Chief Allan Adam announced in front of a loud and boisterous crowd of over 500 that the Athabasca Chipewyan First Nation will be taking court action once more, this time challenging the provincial government’s Public Lands Act in order to protect treaty rights.
“We’ve had enough,” said Adam, speaking from the steps of the Alberta Legislature on Sept. 26. “We’re standing up here because we’re tired of being trampled on. We’re tired of them suppressing us.”
The Public Lands Administration Regulation, which provides new regulations for the Public Lands Act, was the focus of much concern and ire. Chiefs contended that the province’s newest piece of work violates Treaty Rights and the First Nations’ ability to move freely on the land, to hunt, harvest or fish.
Lack of consultation was also a point of contention.
“The provincial government must consult on all issues. That’s not happening. One phone call is not consultation,” said Treaty 6 Grand Chief Cameron Alexis.
He added that PLAR was a “direct violation” of Section 35 of the Constitution which protects existing Aboriginal rights.
“We do not refuse consultation or discussion. We want to participate in the most meaningful dialogue over the consultation policy,” said Richard Kappo, Grand Chief for Treaty 8. He outlined the process which followed the provincial government’s release of its consultation policy in 2005. The Assembly of Treaty Chiefs objected to that policy, which went through a few years of changes. When the province responded to AOTC concerns it was to reject what the AOTC had to offer.
Driftpile Chief Rose Laboucan received the largest applause when she called on the federal and provincial governments to give the First Nations people their proper due.
“We do not want (Canadian) taxpayers’ dollars. We want our own money from our resources,” she said. “If this government would honour the Crown and do revenue resource sharing by all the provinces and this country, then we wouldn’t have to argue and go back to the table and try to get more money for education or health or anything else. We would have our own money.”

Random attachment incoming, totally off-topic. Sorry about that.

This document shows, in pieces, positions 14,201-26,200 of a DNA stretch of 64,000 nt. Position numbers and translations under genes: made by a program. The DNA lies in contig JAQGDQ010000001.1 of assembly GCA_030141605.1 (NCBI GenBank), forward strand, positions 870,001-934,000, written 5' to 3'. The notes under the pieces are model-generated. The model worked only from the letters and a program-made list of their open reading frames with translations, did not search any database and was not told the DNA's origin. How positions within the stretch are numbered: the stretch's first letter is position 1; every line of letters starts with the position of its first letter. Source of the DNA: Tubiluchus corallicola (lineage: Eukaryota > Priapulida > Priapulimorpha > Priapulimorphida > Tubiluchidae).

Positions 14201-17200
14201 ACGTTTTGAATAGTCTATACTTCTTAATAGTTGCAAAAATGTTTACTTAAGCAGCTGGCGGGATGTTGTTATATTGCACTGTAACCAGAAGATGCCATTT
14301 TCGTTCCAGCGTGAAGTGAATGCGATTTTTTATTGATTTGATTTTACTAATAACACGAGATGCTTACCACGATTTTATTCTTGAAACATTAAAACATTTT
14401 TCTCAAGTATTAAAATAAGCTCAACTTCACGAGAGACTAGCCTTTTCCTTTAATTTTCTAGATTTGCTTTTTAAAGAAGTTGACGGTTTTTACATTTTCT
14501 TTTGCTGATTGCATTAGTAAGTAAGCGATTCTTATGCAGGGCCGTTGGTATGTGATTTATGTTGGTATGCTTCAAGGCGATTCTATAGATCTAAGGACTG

The plight of First Nations people was outlined by numerous chiefs who said treaty promises were not being honoured as First Nations suffered from lack of education, lack of housing, lack of economic development, and lack of health care services.
Signs at the foot of the Legislature steps echoed those sentiments: “Save our future,” “Honour your promises,” “Treaty rights are forever, as long as the sun shines, the grass grows and the rivers flow,” “Canada’s shame, 3rd world living conditions on Canadian reservations,” “We want input in consultation policy,” “We want housing addressed.”
“If we do not fight for our rights, if we are not vigilant against government assault on our rights…then we are failing in our responsibilities to our communities, our youth, our future generations,” said Tsuu T’ina Chief Sanford Big Plume. The previous week, Tsuu T’ina First Nation hosted the seventh annual Numbered Treaty Gathering for Treaty 1-11 First Nations. The three-day gathering focused on creating opportunities for the First Nations to work with the federal government toward the full implementation of the treaties.
The rally, dubbed Day of Awareness, was the result of a resolution passed by the AOTC in June. It also coincidentally corresponded with a similar rally at the Saskatchewan Legislature, undertaken by the Federation of Saskatchewan Indian Nations. In Ottawa, on Parliament Hill, First Nations also took part in a demonstration against tar sands development in Alberta.
Federal New Democratic Party member for Edmonton Strathcona and Aboriginal Affairs critic Linda Duncan and provincial NDP leader Brian Mason both took the microphone and pledged to work for First Nations. No one from the provincial or federal governments was in attendance.
Shawn Atleo, National Chief of the Assembly of First Nations, was in Edmonton for the peaceful rally. Atleo echoed comments made by the chiefs that strength came in numbers and in unity. Atleo said that it is the people that are pushing the leadership and moving the issues forward.
“Our people are saying this injustice is no longer okay and we will step forward and we will even use tools of mainstream democracy, like rallies in front of legislatures, to make sure that our voices are going to be heard,” said Atleo.